Enterprise Java

Native microservices with SparkJava and Graal

Microservices written with SparkJava are just plain Java code using a standard Java library. No annotation magic, just code. The advantage of this simple style of programming is that it is, well, simple. It’s so simple that the Graal native compiler just compiles it without blinking, something which is currently very difficult with more complex frameworks like Spring, for example.

The SparkJava/Graal combination is interesting in its own right and people’s experiences with it are beginning to appear. Furthermore as a Java library it should be possible to use it from other JVM based languages and I was wondering how Graal would cope with that. In fact it turned out to be straightforward and in this post we’ll see how easy it is to build native microservice binaries for Java, Kotlin and even Clojure.

Getting started

If you haven’t come across Graal before I suggest you head over to their website and take a look at what it offers. Here we are using the native compilation feature but in reality that’s just scratching the surface.

To use Graal first you’ll need to install the latest version of the Graal SDK. As of writing this is 1.0.0-rc9. I did it using SdkMan:

sdk install java 1.0.0-rc9-graal

And from then on

sdk use java 1.0.0-rc9-graal

Then create a basic Gradle project and add the minimum dependencies:

dependencies {
    compile "com.sparkjava:spark-core:2.7.2"
    compile "org.slf4j:slf4j-simple:1.7.13"

(I’ll assume you are already familiar with Gradle, if you prefer you can do it with Maven. Note that it’s important the Slf4j implementation you choose matches the version required by SparkJava.)

With SparkJava a microservice endpoint is essentially a binding, or route between a path and a callback in the form of a lambda expression. This is the standard “hello world” example we’ll be using as a base. Real world services would, of course, make use of the request and response objects. See the documentation for more detailed information.

import static spark.Spark.*;

public class HelloWorld {
    public static void main(String[] args) {
        get("/sayHello", (req, res) -> "Hello world!");

To run it as a command line program it’s convenient to copy all the dependencies together into the same directory. We can also do that with Gradle.

task copyDependencies(type: Copy) {
    from configurations.default
    into 'build/libs'
    shouldRunAfter jar

assemble.dependsOn copyDependencies

Build the service and run it to check it works.

> ./gradlew clean assemble
> java -cp "build/libs/*" HelloWorld
[Thread-0] INFO org.eclipse.jetty.server.Server - Started @363ms
> curl localhost:4567/sayHello
Hello World!

Let’s compile it to a native binary using Graal. The command is thankfully very similar to the java command:

> native-image -cp "build/libs/*" HelloWorld
Build on Server(pid: 31197, port: 52737)*
[helloworld:31197]    classlist:   2,142.65 ms
[helloworld:31197]        (cap):   2,154.21 ms
[helloworld:31197]        write:     443.13 ms
[helloworld:31197]      [total]:  56,525.52 ms

Now we should have our native binary in the current directory. Let’s run it:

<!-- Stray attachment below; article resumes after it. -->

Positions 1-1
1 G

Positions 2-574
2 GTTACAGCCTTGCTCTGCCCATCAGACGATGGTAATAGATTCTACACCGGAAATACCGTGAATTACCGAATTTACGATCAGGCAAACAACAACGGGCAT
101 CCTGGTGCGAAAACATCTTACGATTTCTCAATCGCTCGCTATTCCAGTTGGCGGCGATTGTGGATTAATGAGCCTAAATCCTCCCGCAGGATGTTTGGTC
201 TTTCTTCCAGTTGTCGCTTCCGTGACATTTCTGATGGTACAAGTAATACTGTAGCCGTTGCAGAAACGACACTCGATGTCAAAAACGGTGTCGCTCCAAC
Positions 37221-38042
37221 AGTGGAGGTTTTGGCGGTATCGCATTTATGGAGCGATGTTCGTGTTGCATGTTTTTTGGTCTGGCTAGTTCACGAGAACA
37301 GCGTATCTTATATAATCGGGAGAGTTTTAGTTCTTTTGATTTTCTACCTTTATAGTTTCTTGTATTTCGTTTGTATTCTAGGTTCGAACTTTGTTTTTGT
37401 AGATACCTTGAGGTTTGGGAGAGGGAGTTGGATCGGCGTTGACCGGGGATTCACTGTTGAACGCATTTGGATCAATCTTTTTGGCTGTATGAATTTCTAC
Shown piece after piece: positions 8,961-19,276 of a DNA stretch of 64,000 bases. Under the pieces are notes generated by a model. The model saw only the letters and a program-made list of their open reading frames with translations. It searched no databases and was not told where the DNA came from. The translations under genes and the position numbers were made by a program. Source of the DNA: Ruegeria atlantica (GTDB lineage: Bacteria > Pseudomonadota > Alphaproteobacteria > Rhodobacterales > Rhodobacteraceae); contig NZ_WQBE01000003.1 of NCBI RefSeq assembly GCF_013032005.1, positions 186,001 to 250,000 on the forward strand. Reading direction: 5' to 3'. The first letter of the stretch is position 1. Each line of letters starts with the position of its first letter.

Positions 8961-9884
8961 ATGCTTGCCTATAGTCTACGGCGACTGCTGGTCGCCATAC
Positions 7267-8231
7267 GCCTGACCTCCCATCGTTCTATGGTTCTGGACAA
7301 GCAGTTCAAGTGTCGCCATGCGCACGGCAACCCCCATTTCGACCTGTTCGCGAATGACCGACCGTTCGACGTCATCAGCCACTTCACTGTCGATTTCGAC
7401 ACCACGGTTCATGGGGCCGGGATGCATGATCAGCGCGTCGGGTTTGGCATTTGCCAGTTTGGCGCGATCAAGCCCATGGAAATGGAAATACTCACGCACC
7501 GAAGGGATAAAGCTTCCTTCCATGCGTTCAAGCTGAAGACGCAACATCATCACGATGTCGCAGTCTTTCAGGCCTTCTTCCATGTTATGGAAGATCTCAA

> ./helloworld
[Thread-2] INFO org.eclipse.jetty.server.Server - Started @2ms
> curl localhost:4567/sayHello
Hello World!

The executable is 14Mb but look at that start time, 2ms, basically instantaneous! Memorywise, it wouldn’t be wise to pay too much attention to top but it is clear that removing the JVM from the runtime has its advantages. This is especially important in microservices systems where a large number of independent processes are deployed.

How about Kotlin?

Kotlin is a JVM language that is picking up momentum and not without reason. Its mix of functional style and OO features, seamless Java interoperability and terse syntax make it a good language for general use and obvious replacement for Java. To build our service with Kotlin first we to add the Kotlin library dependency to Gradle (as of writing the version is v1.3.10).

dependencies {
    compile "org.jetbrains.kotlin:kotlin-stdlib-jdk8:1.3.10"

And to use the Kotlin compiler plugin.

plugins {
    id 'org.jetbrains.kotlin.jvm' version '1.3.10'

With Kotlin our absurdly simple microservice becomes even simpler.

import spark.Spark.*

fun main(args: Array<String>) {
    get("/sayHello") { req, res -> "Hello World!" }

Build the service and run it to check it works.

> ./gradlew clean assemble
> java -cp "build/libs/*" HelloWorldKt
[Thread-0] INFO org.eclipse.jetty.server.Server - Started @363ms
> curl localhost:4567/sayHello
Hello World!

Let’s compile it natively. Because it is Java, the command is nearly identical to the Java version (the Kotlin compiler automatically adds the Kt suffix to generated classes).

> native-image -cp "build/libs/*" HelloWorldKt
Build on Server(pid: 53242, port: 51191)
[helloworldkt:53242]    classlist:     783.03 ms
[helloworldkt:53242]        (cap):   2,139.45 ms
[helloworldkt:53242]        write:     591.88 ms
[helloworldkt:53242]      [total]:  53,074.15 ms

And run it:

> ./helloworldkt
[Thread-2] INFO org.eclipse.jetty.server.Server - Started @2ms
> curl localhost:4567/sayHello
Hello World!

The executable is nearly identical in size and start-up speed to the Java version, as would be expected since it’s essentially the same code.